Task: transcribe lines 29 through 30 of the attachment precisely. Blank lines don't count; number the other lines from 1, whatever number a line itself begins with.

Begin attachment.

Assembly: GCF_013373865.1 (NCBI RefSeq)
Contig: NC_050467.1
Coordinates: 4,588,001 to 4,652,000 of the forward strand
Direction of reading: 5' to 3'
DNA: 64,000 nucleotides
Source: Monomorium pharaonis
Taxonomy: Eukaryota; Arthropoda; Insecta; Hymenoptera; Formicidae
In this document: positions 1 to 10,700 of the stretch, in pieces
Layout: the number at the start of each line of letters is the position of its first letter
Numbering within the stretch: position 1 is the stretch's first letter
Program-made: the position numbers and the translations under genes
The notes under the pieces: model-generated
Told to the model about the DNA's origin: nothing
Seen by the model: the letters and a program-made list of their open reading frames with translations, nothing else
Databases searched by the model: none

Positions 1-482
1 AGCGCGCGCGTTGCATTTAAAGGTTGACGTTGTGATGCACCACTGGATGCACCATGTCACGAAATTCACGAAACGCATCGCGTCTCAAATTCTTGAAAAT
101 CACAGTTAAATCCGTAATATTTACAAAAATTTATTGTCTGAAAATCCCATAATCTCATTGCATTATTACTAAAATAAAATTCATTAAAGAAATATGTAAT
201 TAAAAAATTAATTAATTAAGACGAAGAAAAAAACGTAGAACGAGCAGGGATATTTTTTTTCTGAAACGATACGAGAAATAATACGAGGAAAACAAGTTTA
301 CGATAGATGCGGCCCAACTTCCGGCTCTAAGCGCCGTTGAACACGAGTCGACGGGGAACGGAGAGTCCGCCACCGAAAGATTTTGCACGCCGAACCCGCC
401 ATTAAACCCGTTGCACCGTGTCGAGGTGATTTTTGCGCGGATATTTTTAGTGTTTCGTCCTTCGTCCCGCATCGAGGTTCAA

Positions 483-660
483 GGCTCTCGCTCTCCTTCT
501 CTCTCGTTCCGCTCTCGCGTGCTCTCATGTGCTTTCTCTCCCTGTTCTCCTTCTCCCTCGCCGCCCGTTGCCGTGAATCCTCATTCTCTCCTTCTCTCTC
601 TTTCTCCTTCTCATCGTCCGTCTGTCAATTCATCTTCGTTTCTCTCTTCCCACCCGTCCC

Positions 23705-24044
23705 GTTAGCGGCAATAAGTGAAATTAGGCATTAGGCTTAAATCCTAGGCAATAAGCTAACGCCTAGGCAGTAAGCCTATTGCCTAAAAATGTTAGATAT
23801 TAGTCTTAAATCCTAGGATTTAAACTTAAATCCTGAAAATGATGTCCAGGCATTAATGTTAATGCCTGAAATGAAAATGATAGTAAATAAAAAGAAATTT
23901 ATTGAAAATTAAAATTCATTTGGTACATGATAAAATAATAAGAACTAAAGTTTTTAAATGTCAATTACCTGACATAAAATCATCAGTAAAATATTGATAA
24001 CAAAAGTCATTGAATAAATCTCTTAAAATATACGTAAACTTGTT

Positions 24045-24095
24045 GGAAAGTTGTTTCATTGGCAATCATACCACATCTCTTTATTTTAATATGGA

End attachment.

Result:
23901 ATTGAAAATTAAAATTCATTTGGTACATGATAAAATAATAAGAACTAAAGTTTTTAAATGTCAATTACCTGACATAAAATCATCAGTAAAATATTGATAA
24001 CAAAAGTCATTGAATAAATCTCTTAAAATATACGTAAACTTGTT